But … But … What incendiary printed matter are we going to flip through at the dentist's office now? On Thursday, editor Tina Brown and CEO Baba Shetty announced on the Daily Beast that Newsweek is going all digital. The Dec. 31 issue will be the final issue to roll off the presses.
It is, as most things Tina Brown–related are, a breathless, truly fabulous statement of intent. "Newsweek Global, as the all-digital publication will be named," the announcement reads, "will be a single, worldwide edition targeted for a highly mobile, opinion-leading audience who want to learn about world events in a sophisticated context." I feel like there might be a test to get a subscription. Godspeed, readers, who will now have to access your Muslim rage and your racist baby and your gay Obama who needs to hit the road in your highly mobile, sophisticated context way. Whatever that is. Not mentioned: declining ad pages and the fact that as recently as last March, Brown was admitting, "We aren’t making money yet and we won’t make money for another couple of years."
As an online veteran, I can't help but greet the news with a nostalgic gaze back toward the mid-'90s, when Salon was new and the question I heard most often was, "So when are you guys going to be able to put out a paper edition?" And while it's been a generation since those heady early Internet days, when the default assumption was that paper meant you'd made the big time, the amazing truth is that it's a prejudice that persistently crops up.
I was at an event yesterday where I was introduced around by people my age and younger, people who've spent the past two decades now immersed in online culture, as a blogger. Not that blogger is a term of disparagement, but there is still, in this day and age, a strong whiff of hobbyist to it. (Or more horribly, Matt Drudge.) That one might actually do this professionally, on the Internet, still doesn't quite jibe with the deeply embedded ideal that the end result of journalism is a newspaper at a kiosk or a book at a — I know, it's crazy — store.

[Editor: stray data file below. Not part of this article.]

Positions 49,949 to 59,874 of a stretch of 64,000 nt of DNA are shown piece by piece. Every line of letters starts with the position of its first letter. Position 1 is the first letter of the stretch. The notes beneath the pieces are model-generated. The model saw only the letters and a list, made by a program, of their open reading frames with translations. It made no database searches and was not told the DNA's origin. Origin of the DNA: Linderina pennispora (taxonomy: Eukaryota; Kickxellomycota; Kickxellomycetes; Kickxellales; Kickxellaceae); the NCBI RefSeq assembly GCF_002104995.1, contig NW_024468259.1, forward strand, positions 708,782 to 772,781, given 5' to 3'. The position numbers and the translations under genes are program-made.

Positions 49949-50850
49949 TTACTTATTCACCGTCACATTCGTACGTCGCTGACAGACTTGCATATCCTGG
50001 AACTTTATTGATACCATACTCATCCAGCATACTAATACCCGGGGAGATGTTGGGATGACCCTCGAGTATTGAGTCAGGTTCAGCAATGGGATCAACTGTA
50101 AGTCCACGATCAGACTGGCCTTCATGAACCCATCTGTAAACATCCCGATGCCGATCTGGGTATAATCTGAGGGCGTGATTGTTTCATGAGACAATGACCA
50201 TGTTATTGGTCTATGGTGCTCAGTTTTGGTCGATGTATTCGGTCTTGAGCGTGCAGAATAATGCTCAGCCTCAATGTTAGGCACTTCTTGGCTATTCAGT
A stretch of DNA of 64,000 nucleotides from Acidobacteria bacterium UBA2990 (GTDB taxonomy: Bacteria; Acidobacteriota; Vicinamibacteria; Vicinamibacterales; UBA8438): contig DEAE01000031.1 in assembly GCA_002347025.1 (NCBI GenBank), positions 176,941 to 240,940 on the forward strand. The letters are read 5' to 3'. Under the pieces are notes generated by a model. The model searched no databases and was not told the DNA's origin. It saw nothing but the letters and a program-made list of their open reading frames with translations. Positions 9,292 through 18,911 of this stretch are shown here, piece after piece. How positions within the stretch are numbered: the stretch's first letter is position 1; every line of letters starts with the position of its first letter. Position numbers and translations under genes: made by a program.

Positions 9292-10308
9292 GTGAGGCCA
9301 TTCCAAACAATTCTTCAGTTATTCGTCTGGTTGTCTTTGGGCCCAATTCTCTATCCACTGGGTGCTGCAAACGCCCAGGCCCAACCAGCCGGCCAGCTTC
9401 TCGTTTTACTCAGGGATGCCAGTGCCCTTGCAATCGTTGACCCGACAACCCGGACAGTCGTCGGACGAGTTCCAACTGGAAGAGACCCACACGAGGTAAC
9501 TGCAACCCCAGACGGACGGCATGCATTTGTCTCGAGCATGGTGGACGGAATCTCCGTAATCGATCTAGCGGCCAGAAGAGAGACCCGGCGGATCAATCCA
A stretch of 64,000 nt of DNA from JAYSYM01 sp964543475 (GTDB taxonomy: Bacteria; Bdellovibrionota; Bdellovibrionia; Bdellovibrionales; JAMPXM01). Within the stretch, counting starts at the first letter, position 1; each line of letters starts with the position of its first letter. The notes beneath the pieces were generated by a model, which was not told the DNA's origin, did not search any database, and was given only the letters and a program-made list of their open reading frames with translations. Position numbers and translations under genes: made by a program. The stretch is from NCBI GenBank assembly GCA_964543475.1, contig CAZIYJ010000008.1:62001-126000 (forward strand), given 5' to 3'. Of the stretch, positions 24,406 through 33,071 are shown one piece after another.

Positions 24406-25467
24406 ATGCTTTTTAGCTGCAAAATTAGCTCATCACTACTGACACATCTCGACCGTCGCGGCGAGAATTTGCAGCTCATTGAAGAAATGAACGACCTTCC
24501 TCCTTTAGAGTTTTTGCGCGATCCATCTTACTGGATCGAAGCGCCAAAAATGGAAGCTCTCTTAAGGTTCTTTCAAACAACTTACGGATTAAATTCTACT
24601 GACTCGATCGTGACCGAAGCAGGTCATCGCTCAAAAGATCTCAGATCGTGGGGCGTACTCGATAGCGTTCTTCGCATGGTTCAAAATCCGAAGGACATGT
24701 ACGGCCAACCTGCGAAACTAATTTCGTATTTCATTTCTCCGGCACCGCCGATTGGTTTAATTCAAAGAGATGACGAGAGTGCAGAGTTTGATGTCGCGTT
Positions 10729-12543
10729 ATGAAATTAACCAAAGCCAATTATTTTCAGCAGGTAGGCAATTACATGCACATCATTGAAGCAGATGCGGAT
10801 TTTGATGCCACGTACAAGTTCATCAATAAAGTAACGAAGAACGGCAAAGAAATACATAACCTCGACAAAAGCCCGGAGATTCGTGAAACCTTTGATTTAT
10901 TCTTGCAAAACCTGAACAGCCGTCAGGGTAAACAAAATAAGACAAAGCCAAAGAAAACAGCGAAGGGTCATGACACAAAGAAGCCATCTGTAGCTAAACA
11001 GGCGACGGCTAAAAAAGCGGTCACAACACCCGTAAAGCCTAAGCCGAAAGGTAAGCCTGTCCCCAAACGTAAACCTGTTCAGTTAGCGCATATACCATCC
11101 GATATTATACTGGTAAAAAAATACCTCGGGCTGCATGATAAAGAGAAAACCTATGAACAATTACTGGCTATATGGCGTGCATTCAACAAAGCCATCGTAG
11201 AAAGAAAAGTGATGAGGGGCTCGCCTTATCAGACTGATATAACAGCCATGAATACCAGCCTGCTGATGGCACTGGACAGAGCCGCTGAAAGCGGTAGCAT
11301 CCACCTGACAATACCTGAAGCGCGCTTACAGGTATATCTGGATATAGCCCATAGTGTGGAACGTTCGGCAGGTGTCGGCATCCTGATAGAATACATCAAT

So for Newsweek to announce – with a mix of brave new world enthusiasm and just a hint of menace – that "we must sustain the journalism that gives the magazine its purpose and embrace the all-digital future" represents an acknowledgment of the digital world in which we already live, and the all but inevitable demise of paper.
It's taken long enough. It was only in 2008 that the Pulitzer Prize acknowledged online journalism as eligible for inclusion. It was only last year that Pulitzer Prizes moved to an all-digital-submissions format, and just this spring that the Huffington Post scored a win.
The days of sitting in the bathtub with a magazine and a beer are, someday very soon, going to be the days of just sitting in the bathtub with a beer. What that means for news is growing acceptance of the basic reality that there are no longer old media and new media. You can't get a much plainer declaration of that than a nearly 80-year-old magazine's announcement. With that shakeup, Newsweek moves online journalism one step away from its absurdly outdated — yet remarkably enduring — reputation as mere scrappy upstart. Yet it also simultaneously minimizes it. It's not until the eighth paragraph of the announcement that Brown and Shetty get around to mentioning: "Regrettably we anticipate staff reductions and the streamlining of our editorial and business operations both here in the U.S. and internationally." Journalism is changing, and not just in the format in which it's presented. It's also changing in the discouraging, ominous news that over at one its most venerable institutions, come January, fewer people are going to have a job doing it.